Sometimes It’s Just Math

by John Allen Paulos

In politics, business, and education, the issue of how to ensure proportional representation of groups is often salient. A salient issue, but usually an impossible task. Why?

Since group identity and wokeness arouse so much emotion, a “geologic upheaval of thought” as Proust characterized it, it’s probably best to discuss a couple of simple illustrative scenarios abstractly. Consider, for example, a well-meaning institution, the Earnest Enterprises Foundation say, operating in a community that contains a numerically dominant majority group, Maj, and two subgroups – a substantial minority group, Min, and a smaller minority group, Sm, which has members in group Maj as well as members in group Min.  Let’s assume that the group Maj constitutes 75% of this imaginary community, Min the remaining 25%, and let’s also assume that 10% of the community belongs to group Sm, whose members are known to be somewhat marginalized and less likely to self-identify as Sm, self-identity being a somewhat nebulous notion. This latter assumption introduces complications since the extent to which the groups differ, self-identify, and intersect is unknown to the foundation or even to the community. Let’s further assume that only 4% of group Min members self-identify as Sm and 8% of the group Maj members self-identify as Sm.

Making a well-intended attempt to assemble a workforce of 1,000 which “fairly” reflects the community, the foundation most naturally (but not necessarily) prioritizes the Maj-Min dichotomy and hires 750 members of group Maj and 250 members of group Min. But this is problematic since just 10 members of the group Min (4% of 250) would self-identify as being in group Sm, AND 60 members of the group Maj (8% of 750) would self-identify as being in group Sm. Thus ONLY 70 or 7% of all 1,000 workers would be self-identified members of group Sm.

It follows that, despite their best efforts, Earnest Enterprises would still be liable to charges of bias. It could obviously be accused by its Min employees of being anti-SM since only 4% of the Min employees (10 of 250) would be in group Sm, not the assumed community‑wide 10%. Interestingly, the foundation’s group Sm employees could likewise claim that the foundation was anti-Min since only 14.3% of the self-identified Sm members (10 of 70) would be from group Min, not the community‑wide 25%.

Of course, the foundation could instead decide to fill 10% or even more of its positions with members of the group Sm (especially if it’s a privileged group rather than a marginalized one) and a smaller percentage from non-Sm members of group Maj and group Min. This would likely also lead to an outcome in which people would not be hired in numbers proportional to their percentages in the community and would lead to further objections and resentments. Not to belabor the point, but the percentages assumed above could be changed considerably as could the characteristics of the groups involved and similar potentially contentious outcomes would still result.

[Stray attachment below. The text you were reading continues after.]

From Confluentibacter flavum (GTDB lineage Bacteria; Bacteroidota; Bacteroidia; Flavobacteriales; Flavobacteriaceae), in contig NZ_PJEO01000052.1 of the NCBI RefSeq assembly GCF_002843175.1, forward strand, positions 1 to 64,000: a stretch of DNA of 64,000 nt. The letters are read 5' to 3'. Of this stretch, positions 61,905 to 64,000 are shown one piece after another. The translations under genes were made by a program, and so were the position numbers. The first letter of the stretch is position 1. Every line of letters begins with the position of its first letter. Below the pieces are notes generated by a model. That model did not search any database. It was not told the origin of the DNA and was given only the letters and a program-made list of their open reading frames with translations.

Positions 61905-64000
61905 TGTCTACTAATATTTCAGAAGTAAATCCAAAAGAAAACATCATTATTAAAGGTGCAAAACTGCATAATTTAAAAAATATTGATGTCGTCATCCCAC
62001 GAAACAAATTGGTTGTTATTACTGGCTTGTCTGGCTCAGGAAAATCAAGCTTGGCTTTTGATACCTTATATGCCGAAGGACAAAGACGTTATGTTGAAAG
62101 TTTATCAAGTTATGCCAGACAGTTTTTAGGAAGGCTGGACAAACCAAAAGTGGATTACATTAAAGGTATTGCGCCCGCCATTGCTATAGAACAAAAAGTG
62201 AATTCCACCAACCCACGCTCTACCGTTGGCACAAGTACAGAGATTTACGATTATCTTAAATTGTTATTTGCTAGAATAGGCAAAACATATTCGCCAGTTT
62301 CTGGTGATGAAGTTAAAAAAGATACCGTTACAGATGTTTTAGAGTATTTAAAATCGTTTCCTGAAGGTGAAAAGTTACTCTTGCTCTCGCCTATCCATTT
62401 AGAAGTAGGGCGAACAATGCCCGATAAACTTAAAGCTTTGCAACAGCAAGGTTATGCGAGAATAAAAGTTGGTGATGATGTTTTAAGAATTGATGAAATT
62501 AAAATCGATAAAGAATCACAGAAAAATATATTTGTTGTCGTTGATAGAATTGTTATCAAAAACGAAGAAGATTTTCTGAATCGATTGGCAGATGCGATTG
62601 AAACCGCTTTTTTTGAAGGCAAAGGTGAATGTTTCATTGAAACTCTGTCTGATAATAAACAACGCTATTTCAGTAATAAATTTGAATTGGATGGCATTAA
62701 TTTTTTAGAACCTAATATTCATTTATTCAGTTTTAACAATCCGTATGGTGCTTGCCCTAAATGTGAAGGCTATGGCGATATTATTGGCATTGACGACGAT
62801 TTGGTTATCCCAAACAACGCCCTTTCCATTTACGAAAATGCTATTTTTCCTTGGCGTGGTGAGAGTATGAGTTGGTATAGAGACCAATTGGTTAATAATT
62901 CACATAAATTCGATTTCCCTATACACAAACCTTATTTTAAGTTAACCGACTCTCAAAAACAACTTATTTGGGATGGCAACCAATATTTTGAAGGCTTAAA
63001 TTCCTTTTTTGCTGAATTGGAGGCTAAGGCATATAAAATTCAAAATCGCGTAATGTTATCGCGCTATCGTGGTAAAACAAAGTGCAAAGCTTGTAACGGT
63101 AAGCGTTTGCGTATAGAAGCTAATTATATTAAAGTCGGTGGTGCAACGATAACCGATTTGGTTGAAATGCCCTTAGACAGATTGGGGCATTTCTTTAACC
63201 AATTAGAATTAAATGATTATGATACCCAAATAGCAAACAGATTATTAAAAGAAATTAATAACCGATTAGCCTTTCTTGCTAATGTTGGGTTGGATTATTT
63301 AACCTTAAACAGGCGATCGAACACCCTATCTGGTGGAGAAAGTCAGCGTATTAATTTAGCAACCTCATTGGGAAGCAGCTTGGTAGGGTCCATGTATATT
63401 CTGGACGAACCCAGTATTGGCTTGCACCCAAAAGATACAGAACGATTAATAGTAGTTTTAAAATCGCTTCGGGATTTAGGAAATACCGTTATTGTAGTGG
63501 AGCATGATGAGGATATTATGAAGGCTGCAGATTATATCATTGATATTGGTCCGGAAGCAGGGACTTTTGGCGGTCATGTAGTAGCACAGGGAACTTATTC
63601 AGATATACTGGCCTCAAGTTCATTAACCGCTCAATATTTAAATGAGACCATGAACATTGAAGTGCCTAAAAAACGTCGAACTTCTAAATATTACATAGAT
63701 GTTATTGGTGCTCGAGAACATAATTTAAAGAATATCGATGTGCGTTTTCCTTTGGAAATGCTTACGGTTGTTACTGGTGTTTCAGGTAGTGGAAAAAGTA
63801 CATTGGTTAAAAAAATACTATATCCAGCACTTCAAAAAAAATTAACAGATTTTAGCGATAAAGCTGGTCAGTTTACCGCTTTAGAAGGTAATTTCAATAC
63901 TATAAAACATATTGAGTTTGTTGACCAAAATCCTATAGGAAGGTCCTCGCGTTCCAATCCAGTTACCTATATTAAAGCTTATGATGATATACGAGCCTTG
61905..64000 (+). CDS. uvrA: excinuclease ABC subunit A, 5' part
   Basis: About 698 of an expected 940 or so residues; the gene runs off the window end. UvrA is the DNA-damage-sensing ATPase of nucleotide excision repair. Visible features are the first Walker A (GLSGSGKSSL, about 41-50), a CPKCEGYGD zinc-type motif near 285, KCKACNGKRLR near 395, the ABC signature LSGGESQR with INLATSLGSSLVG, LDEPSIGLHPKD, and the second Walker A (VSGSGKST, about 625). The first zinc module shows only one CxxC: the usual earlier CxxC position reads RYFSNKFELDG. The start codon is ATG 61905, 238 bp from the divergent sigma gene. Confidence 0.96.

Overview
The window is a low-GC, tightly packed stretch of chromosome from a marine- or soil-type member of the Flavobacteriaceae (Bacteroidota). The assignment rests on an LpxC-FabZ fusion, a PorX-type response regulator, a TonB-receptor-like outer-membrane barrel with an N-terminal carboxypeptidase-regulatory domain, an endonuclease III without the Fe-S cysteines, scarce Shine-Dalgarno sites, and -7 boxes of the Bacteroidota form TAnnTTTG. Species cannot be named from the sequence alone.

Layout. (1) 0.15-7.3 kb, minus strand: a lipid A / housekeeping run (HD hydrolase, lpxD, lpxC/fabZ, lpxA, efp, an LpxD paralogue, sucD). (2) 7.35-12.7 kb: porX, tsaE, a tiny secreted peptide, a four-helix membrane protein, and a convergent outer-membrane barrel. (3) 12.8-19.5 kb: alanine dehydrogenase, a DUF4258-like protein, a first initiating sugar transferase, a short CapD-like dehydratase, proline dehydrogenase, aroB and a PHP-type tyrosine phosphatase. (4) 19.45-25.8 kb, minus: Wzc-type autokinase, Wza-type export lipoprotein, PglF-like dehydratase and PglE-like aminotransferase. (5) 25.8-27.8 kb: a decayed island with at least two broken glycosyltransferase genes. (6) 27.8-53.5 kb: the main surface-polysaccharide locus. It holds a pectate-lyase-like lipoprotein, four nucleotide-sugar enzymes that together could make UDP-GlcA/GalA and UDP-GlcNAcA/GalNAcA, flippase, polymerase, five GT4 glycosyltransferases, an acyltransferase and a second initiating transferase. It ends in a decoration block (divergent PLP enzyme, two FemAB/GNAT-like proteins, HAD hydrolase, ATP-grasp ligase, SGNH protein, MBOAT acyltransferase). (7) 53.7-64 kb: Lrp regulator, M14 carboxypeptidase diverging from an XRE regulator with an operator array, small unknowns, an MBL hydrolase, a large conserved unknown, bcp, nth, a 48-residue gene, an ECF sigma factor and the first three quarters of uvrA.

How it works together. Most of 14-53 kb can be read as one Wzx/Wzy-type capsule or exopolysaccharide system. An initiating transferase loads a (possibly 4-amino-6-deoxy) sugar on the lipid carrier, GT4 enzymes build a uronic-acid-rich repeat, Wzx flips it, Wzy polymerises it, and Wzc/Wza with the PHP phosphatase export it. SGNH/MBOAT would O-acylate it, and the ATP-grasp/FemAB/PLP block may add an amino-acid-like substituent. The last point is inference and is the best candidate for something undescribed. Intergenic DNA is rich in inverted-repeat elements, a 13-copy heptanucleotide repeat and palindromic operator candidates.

We should also factor in other groups – groups P, Q, R – whose memberships would intersect to various unknown degrees, and whose members would likely have dissimilar backgrounds. The Maj-Min-Sm scenario above is, of course, just one of many that are possible that could lead to resentful groups and serious conflict. In addition, group definitions and memberships change over time. There are Democans (Democrats before Reagan and Republicans after) and Republicrats, transwomen and transmen, and, more theoretically, Nelson Goodman’s grue emeralds and bleen skies.

Yet another way in which an organization’s good intentions can conduce to significant disparities between groups depends on an uncritical scientistic use of the normal statistical distribution. Consider two population groups, X and Y, that differ in backgrounds and thus along some dimension, say something objective, unchanging, and uncontentious, like height. Even if the average height of group X members is only slightly greater than the average height of group Y members, members of group X will make up a significant majority of those who are very tall and members of group Y will make up a significant majority of those who are very short, this despite the fact that that a big majority of each group’s members are of roughly average height. Shifting the bell-shaped graph a little bit to the left or right will always have a great effect on the tails of the bell-shaped distribution (assuming comparable variances).

What should the Earnest Enterprises Foundation and the community in general do? It probably wouldn’t be hard to devise an app in which different groups’ percentages, overlaps, and backgrounds could be manipulated and played with and the resulting outcomes evaluated to find those that are the least “unfair.”

The scare quotes are there because issues involving proportional representation lie way beyond simplistic arithmetic and the tendentious assumptions that are often made about it. In many situations it’s inappropriate, even indefensible to strive for such equal results. Doing so clearly can be antithetical to personal freedom and to group well-being.

In any case the bottom line is that statistical deviations from proportionality will almost certainly result whatever measures are taken. Sadly, virulent biases and resentments are all too real and pervasive without making them our unthinking first inference when confronted with such deviations. Sometimes it’s just math.


John Allen Paulos is a Professor of Mathematics at Temple University and the author of A Mathematician Reads the Newspaper, Innumeracy, and a forthcoming book, tentatively titled Who’s Counting – Puzzles, Probability, and Politics with a Smidgeon of Whimsy.